Church Year Seasons
The Christian Year calendar is our guide for worship and Christian faith formation. The beginning of the Christian year is the season of Advent, approximately four weeks before Christmas Day, and continues with special days and seasons following the life of Christ and the mission of the church.
There are two major cycles in the Christian Year. One is the Advent-Christmas-Epiphany cycle that is focused upon Christmas. The other is the Lent-Easter-Pentecost cycle that has Easter as its focus. The other periods in the year are referred to as “ordinary time.” This is not because they are “ordinary” days. Ordinary is taken from the word for “ordinal” numbers. The Sundays during this time are designated by the “first,” “second,” “third,” Sunday after Pentecost, for example. Therefore, they are designated “ordinary” time because of using ordinal numbers to mark them.
From the Latin word, adventus, Advent means “arrival” or “coming” and marks the coming of Jesus as human being into the world. Including the four Sundays prior to Christmas day, this season is used as a time of preparing for the coming of the Christ child. Advent marks the beginning of the church year and is the first season in the Christian calendar. While our calendar begins with January 1, the church year begins with Advent.
The season of Christmas is actually a period of twelve days which begins on Christmas Day and continues through January 5. We typically think of the season of Christmas as beginning after Thanksgiving and concluding on December 25. However, for the Church, December 25 is the culmination of the waiting, and marks the beginning of Christmas.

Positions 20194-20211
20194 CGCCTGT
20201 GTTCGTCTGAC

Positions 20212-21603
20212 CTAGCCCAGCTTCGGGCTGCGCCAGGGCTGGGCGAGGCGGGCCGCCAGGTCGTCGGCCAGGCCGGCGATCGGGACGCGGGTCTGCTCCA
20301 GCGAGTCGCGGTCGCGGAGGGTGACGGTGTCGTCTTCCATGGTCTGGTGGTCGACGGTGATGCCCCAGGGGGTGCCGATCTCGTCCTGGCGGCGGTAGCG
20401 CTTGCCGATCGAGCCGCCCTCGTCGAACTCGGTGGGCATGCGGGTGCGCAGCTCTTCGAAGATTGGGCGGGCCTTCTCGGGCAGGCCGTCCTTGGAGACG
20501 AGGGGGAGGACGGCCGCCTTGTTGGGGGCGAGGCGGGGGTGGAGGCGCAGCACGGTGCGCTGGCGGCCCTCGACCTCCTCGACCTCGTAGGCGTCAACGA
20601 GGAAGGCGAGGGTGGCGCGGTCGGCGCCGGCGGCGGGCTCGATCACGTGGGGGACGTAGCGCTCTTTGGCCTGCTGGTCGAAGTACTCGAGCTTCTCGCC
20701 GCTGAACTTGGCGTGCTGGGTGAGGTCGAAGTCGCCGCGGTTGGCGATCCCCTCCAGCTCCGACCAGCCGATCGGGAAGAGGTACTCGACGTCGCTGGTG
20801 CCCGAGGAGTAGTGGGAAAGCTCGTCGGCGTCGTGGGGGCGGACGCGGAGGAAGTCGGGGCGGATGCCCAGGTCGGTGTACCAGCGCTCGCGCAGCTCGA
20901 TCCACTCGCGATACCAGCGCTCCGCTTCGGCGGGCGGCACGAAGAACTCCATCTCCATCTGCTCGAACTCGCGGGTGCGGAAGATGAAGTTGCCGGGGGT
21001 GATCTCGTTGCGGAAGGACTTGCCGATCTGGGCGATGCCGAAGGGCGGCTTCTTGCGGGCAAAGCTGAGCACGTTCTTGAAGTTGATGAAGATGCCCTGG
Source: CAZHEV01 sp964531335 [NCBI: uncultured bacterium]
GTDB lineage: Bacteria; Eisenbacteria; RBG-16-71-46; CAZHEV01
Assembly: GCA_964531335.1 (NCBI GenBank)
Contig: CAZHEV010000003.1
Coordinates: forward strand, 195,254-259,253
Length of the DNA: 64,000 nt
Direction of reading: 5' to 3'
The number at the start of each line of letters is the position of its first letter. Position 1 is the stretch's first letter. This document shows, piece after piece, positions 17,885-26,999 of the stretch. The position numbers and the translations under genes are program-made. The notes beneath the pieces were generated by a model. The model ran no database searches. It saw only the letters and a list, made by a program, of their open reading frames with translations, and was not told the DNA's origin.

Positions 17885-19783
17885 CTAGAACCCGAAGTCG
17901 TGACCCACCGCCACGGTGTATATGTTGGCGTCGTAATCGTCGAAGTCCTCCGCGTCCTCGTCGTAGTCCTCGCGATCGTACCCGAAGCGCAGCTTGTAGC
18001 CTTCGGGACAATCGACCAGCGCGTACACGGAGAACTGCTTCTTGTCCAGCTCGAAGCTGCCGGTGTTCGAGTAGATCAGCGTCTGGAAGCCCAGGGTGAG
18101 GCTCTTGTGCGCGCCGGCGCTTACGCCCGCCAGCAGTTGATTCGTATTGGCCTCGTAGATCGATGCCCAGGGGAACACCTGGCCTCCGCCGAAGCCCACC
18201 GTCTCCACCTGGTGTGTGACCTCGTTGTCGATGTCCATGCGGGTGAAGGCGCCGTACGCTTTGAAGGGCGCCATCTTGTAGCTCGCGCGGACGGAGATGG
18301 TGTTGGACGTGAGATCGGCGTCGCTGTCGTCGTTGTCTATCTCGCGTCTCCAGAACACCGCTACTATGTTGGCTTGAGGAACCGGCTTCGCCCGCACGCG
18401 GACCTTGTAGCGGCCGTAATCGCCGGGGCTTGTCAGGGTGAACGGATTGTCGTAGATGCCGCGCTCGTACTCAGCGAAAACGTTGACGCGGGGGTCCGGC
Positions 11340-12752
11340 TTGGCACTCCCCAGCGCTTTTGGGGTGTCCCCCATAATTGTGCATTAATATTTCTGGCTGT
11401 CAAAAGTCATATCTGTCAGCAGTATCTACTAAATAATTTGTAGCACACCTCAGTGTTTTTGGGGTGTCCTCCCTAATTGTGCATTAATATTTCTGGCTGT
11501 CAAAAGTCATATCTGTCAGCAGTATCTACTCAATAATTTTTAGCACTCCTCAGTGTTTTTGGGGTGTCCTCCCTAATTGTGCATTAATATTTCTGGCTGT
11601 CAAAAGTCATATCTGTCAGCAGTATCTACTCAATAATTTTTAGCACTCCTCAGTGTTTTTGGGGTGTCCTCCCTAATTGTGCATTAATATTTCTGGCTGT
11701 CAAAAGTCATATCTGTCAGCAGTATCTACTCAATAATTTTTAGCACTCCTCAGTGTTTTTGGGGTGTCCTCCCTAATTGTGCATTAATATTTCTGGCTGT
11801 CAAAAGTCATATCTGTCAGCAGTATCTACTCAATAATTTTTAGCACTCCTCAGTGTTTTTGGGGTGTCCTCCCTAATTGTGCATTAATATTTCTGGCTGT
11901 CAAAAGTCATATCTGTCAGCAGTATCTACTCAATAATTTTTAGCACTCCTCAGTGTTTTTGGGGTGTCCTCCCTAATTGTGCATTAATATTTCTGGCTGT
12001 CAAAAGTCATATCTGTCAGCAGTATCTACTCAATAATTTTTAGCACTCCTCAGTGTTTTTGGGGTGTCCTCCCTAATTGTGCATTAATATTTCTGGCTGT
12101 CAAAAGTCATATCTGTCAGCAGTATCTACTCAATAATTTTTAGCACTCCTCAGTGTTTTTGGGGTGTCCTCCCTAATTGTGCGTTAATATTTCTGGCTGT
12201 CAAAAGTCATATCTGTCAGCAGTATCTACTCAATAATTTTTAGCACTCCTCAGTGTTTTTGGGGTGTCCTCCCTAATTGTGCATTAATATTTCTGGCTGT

The Day of Epiphany follows the twelve days of Christmas. Epiphany, as a day and season of celebration, has been around as long as the celebration of Christmas. Epiphanies are those instances where gods reveal themselves, and make themselves known to humanity. Our January 6 celebration, as Christians, emphasizes the epiphany, or manifestation of God, and represents the revelation of God to the world in Jesus Christ.
Lent is a season of prayer, penance and self-discipline, beginning on the Wednesday of the seventh week before Easter. The season of Lent begins on Ash Wednesday. Ash Wednesday is forty days prior to Easter, not counting Sundays. The sixth Sunday in lent is Palm Sunday, which begins Holy Week. Holy Week includes Maundy Thursday, Good Friday, and officially ends on Holy Saturday. Easter Sunday then begins the season of Easter which lasts for seven weeks.
Easter Day commemorates the day of resurrection of Jesus following the crucifixion. Easter is more than a day of celebration in the Christian calendar; it includes a period of seven weeks, and is known as The Great Fifty Days. The full period of Easter continues from Easter Sunday to the day of Pentecost.
The day of Pentecost is the Sunday following the end of the fifty days of Easter. The Day of Pentecost commemorates the coming of the Holy Spirit to the followers of Jesus in the immediate days after the ascension of Jesus.